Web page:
Netflix's One Piece: Is Hollywood finally doing anime right?

Netflix's live-action adaptation of the Japanese anime series One Piece has been described as a surprise hit, receiving mostly praise from critics.

The show follows a group of pirates on the hunt for some mythical treasure, known as the One Piece, mirroring Eiichiro Oda's original storylines.

Whilst other manga live action crossovers have disappointed, the show appears to have bucked the trend.

"[It's] a candy-coloured confection with a childish glee" said Variety.

The Hollywood Reporter agreed that "the series neither takes itself too seriously, nor apologises for its silliness".

Mike Hale from The New York Times was less complimentary, however, calling the show "bland and generic".

"It may satisfy fans of the original, who are happy to see events more or less faithfully replicated, but most of the verve and personality of the anime are gone, replaced by busyness [and] elaborate but uninteresting production design".

Actually, it's a "an amusingly quirky show," wrote Rolling Stone critic Alan Sepinwall, highlighting an "arch tone that acknowledges how weird so much of this is".

"The energy of the world-building and the chemistry between the characters is enough to carry things in the early going. But once the novelty fades, some of the problems begin to assert themselves."

The Wrap's Kayleigh Donaldson approved of the way the show captured the spirit of One Piece's original incarnation.

"The production team has done an enviable job of recreating the anime's vibrant settings and costumes, which include clown pirates, shark-men, multi-coloured ships and punk-esque hair dyes.

"It certainly looks gorgeous in a way many anime adaptations chicken out on," she added.

Hollywood doesn't have the best track record when it comes to adapting anime, with productions including The Ghost in the Shell, Dragonball Evolution and Death Notebeing universally panned.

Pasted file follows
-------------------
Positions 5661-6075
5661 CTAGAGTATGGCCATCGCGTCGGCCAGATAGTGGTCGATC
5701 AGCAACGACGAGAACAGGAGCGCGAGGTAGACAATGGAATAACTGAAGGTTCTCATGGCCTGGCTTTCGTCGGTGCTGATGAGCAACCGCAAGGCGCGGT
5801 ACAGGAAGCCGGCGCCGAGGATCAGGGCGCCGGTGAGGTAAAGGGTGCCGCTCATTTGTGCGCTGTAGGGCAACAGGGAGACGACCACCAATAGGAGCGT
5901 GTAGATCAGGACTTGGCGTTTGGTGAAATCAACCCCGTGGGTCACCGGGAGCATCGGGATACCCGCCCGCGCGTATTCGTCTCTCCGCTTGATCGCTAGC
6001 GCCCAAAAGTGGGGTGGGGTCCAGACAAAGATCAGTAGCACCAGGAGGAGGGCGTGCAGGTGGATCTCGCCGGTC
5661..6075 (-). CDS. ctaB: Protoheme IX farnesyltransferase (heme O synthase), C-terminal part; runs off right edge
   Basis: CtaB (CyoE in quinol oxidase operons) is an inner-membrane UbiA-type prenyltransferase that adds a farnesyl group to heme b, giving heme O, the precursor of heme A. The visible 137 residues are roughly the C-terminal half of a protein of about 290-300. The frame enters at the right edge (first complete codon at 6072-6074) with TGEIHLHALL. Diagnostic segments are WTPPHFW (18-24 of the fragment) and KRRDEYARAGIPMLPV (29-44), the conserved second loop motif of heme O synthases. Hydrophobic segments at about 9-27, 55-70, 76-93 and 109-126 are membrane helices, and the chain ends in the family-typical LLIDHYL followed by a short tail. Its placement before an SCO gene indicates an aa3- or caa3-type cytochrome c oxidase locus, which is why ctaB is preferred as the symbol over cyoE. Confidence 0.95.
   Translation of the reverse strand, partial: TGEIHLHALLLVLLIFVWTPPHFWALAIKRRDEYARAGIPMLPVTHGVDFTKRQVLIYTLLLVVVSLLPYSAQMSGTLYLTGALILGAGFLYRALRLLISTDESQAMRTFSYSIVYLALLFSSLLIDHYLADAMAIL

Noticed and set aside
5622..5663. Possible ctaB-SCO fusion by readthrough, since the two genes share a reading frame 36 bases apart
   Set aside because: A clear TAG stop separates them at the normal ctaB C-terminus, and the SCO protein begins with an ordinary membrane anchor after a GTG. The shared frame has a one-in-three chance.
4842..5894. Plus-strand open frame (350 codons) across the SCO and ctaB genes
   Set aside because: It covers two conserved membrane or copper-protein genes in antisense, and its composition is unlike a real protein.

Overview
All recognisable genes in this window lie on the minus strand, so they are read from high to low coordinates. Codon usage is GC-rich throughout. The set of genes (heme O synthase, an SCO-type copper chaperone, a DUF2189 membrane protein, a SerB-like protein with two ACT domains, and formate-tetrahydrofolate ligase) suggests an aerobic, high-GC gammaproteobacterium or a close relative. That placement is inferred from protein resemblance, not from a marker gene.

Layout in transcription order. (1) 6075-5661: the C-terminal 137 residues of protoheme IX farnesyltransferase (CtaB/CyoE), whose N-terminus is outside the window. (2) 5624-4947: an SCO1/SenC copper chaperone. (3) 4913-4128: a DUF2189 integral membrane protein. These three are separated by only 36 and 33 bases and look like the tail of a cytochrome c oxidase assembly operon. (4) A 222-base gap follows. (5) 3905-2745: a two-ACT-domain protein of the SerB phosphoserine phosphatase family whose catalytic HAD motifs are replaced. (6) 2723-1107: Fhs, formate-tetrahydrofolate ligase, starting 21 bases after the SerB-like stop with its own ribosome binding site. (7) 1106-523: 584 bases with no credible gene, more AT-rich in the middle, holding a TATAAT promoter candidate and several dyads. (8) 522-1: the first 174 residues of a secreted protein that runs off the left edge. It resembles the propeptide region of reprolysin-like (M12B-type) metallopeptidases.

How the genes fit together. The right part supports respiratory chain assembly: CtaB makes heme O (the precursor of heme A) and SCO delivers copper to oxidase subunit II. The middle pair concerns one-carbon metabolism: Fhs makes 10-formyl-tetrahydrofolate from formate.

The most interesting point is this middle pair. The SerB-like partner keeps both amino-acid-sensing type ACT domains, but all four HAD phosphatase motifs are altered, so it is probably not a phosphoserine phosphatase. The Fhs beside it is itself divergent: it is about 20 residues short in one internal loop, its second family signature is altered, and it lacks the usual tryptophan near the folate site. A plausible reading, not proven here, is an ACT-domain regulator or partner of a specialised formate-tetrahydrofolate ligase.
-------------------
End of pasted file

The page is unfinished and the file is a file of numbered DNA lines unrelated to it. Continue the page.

But with the genre continuing to have huge global appeal and commercial success, it makes sense that production houses continue to try and crack the format.

Variety's Alison Herman acknowledged One Piece's success in the area - calling it a "best-case scenario" - but had less flattering things to say about Netflix's approach to adapting existing properties, including Wednesday, Umbrella Academy and The Witcher.

"These shows are both wildly popular and culturally slight. There's a frictionless quality to them that's friendly to a binge, unchallenging to the audience, and antithetical to achieving true novelty," she wrote.

Angie Han from The Hollywood Reporter focused on the show's characterisation - in particular the lead role of Monkey D. Luffy (played by Iñaki Godoy).

"[One Piece's] spirit takes after that of its protagonist, who knows perfectly well that his ambitions sound preposterous to most people, and who does not care one lick.

"It just adds to the sense that this is all one big, joyous game of make-believe - albeit one constructed with an adult writer's mind for continuity," she wrote.

The series premiered on Netflix on Thursday, with all eight episodes available instantly.